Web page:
who belonged to joint family were 160 (45.4%) followed
by nuclear family were 133 (37.7%). The maximum
numbers of women were from social classes III and IV
(30.3% and 30.9%, respectively).
As shown in Figure1, the overall prevalence of anemia
among pregnant women was found to be 87.2%. The
prevalence of mild, moderate, severe anemia were
observed as 24.7%, 54.5%, and 7.9%, respectively.
Thus the prevalence of moderate anemia was high in
comparison to the other degrees of anemia.
As shown in Table2, it was observed that proportion of
Table1: Demographic characteristics of pregnant women (n = 352)
Parameter (n = 352)
Age group (years)
<20
2024
2529
30
Religion
Muslim
Hindu
Buddhist
Christian
Type of family
Nuclear
Joint
Three generation
Socioeconomic class
Class I
Class II
Class III
Class IV
Class V
Total

Number

Percentage

86
166
84
16

24.4
47.1
23.9
4.5

182
124
45
1

51.7
35.2
12.7
0.28

133
160
59

37.7
45.4
16.8

21
64
107
109
51
352

6.0
18.2
30.4
31.0
14.5
100

Figure1: Distribution of anemia in pregnant women

32

pregnant women suffering from anemia was maximum


(93.7%) in the age group 30 years and above followed
by the age group below 20 years (88.3%). The observed
difference was not statistically significant (P > 0.05).
Figure2 shows the prevalence of anemia in pregnancy
with respect to religion. It was observed that 94.3% of
Hindus were suffering from anemia when compared
with 84.9% and 82.2% of Muslim and Buddhist women,
respectively. The association observed between Hindus
and other religions with the prevalence of anemia during
pregnancy was statistically significant (P<0.05).
Table3 shows that the proportion of pregnant women
suffering from anemia in classes I and II were less
(47.61% and 71.42%, respectively) as compared with
the lower socioeconomic status (93.51%, 94.49%,
and 94.11% in classes IIIV, respectively). It was
obvious that as the socioeconomic status decreased,
the prevalence of anemia increased. Risk of anemia
as compared with class I was 15.87 times higher in
class III, 18.88 times higher in class IV and 17.60
times higher in class V. Thus, lower socioeconomic
status is associated with the increase in the risk
of development of anemia in pregnancy. This
association between the socioeconomic status of the
family and anemia in pregnancy was found to be
statistically significant (P<0.05). Table4 revealed
that proportions of pregnant women suffering from
anemia were 96.4%, 94.8%, 92.1%, and 91.5% among
illiterates, those educated up to primary, middle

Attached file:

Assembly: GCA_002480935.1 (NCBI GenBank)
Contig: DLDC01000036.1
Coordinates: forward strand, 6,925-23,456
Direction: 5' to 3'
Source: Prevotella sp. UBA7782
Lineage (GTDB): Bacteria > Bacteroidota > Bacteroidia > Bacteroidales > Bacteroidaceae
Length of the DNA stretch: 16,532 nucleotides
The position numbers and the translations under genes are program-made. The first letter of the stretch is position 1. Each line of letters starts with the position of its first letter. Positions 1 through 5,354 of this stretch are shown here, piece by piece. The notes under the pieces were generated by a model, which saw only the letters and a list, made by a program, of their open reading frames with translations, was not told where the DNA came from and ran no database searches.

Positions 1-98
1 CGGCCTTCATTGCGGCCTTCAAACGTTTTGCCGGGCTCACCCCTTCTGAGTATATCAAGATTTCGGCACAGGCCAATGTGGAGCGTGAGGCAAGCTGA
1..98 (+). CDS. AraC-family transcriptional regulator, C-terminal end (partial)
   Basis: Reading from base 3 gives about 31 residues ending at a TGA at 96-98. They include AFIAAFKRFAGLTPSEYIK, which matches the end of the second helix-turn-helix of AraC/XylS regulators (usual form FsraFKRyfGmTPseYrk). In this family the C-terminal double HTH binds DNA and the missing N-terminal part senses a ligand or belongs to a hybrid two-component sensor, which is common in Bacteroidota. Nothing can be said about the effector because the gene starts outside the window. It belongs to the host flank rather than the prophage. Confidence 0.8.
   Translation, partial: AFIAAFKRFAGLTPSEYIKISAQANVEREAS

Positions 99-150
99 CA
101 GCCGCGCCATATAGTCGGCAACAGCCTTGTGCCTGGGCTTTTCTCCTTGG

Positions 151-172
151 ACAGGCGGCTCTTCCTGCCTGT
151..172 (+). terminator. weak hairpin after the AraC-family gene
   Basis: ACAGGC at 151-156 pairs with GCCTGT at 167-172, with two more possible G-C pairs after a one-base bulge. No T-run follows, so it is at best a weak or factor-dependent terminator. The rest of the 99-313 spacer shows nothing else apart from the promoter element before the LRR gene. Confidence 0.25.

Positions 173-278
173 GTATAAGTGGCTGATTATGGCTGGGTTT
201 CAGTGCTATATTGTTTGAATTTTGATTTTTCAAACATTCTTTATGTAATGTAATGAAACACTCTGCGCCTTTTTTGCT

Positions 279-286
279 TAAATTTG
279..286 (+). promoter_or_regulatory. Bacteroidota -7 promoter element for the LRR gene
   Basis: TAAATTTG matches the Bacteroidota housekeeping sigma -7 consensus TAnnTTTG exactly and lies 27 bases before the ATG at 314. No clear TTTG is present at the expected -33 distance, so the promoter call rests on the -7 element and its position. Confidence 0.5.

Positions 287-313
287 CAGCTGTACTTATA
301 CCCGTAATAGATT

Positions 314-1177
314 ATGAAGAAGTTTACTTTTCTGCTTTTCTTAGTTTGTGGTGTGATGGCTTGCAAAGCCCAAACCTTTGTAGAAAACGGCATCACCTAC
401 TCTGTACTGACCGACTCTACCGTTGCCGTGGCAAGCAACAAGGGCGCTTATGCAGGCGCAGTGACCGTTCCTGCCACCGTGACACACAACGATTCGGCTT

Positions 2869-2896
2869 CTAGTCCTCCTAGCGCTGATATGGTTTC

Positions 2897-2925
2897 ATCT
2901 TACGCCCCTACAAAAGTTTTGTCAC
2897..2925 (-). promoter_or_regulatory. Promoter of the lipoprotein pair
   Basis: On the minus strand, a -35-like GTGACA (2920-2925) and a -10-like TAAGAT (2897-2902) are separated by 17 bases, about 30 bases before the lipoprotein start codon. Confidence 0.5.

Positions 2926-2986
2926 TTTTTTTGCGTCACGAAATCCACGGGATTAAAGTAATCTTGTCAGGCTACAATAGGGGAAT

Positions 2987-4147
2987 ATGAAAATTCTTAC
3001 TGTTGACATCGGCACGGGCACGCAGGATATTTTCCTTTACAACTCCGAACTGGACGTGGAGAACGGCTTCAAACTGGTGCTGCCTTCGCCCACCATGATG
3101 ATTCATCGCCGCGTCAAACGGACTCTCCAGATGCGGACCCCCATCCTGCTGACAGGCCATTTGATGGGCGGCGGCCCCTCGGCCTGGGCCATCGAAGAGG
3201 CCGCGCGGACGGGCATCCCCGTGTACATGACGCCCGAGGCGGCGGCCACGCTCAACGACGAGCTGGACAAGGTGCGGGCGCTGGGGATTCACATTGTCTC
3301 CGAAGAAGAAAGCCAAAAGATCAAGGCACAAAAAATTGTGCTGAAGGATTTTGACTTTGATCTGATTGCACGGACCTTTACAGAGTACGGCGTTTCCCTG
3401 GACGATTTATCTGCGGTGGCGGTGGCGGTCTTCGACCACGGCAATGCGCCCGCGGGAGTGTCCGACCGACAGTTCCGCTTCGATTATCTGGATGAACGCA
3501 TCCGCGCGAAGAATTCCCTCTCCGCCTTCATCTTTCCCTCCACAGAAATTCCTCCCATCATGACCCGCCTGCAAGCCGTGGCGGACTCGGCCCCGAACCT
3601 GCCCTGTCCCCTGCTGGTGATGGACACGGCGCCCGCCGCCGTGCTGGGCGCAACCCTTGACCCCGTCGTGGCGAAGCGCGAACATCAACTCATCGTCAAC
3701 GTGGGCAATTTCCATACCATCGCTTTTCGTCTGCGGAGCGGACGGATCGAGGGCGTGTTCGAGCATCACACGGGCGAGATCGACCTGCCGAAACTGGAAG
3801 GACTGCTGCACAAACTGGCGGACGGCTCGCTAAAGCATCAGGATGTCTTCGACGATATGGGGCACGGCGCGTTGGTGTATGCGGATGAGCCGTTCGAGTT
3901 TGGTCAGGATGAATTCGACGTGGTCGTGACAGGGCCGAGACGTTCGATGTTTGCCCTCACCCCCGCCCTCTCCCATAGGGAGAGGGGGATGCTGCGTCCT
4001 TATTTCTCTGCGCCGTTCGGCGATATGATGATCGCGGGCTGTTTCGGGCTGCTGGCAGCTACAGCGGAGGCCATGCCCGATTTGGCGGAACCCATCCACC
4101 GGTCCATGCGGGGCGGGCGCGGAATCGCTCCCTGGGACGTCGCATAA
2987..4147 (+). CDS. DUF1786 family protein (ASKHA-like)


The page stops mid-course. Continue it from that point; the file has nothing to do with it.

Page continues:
school, and high school, respectively. It was found
that the lower the educational level of the women,
the higher the probability of suffering from anemia
during pregnancy. This relationship was found to be

Figure2: Distribution of anemia in pregnant women by religion. Chi-square


test (Hindus and other religions) = 7.79, d(f)1, P = 0.005, OR = 3.34 (1.378.50)

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Lokare, et al.: Socio-demographic factors associated with anemia in pregnancy

Table2: Distribution of anaemia in pregnant women according to age (n = 352)


Age
(years)

Moderate

Severe

Total

Normal
n (%)

Total

Mild

<20
2024
2529
30
Total

23 (26.7)
38 (22.9)
21 (25.0)
5 (31.3)
87 (24.7)

46 (53.5)
96 (57.8)
43 (51.2)
7 (43.3)
192 (54.5)

7 (8.1)
10 (6.0)
8 (9.5)
3 (18.8)
28 (7.9)

76 (88.4)
144 (86.7)
72 (85.7)
15 (93.8)
307 (87.2)

10 (11.6)
22 (13.3)
12 (14.3)
1 (06.2)
45 (12.8)

86
166
84
16
352

Anemia n (%)

Chi-square test (below 25 years and up to or above 25 years age) = 0.01, d (f) 1, P = 0.919

Table3: Distribution of anemia in pregnant women according to socioeconomic class (n = 352)


Socioeconomic
status
Class I
Class II
Class III
Class IV
Class V
Total

Anaemia n (%)
Mild

Moderate

Severe

Total

7 (33.33)
14 (22.22)
18 (16.66)
23 (21.10)
25 (49.01)
87 (24.71)

2 (9.52)
25 (39.68)
74 (68.51)
71 (65.13)
20 (39.21)
192 (54.54)

1 (4.76)
6 (9.52)
9 (08.33)
9 (08.25)
3 (05.88)
28 (07.95)

10 (47.61)
45 (71.42)
101 (93.51)
103 (94.49)
48 (94.11)
307 (87.21)

Normal
n(%)
11 (52.38)
18 (28.57)
7 (06.48)
6 (05.50)
3 (05.88)
45 (12.78)

Total

Odds
ratio

21
63
108
109
51
352

1.00
2.75
15.87
18.88
17.60

Socioeconomic status (Modified B. G. Prasads Classification) Chi-square test for linear trend = 36.07, P = 0.00003

Table4: Distribution of anemia among pregnant women according to their educational status (n = 352)
Education of
women
Illiterate
Primary school
Middle school
High school
Intermediate
Graduate
Postgraduate
Total

Moderate

Severe

Total

Normal
n(%)

Total

Mild

Odds
ratio

22 (39.28)
25 (43.10)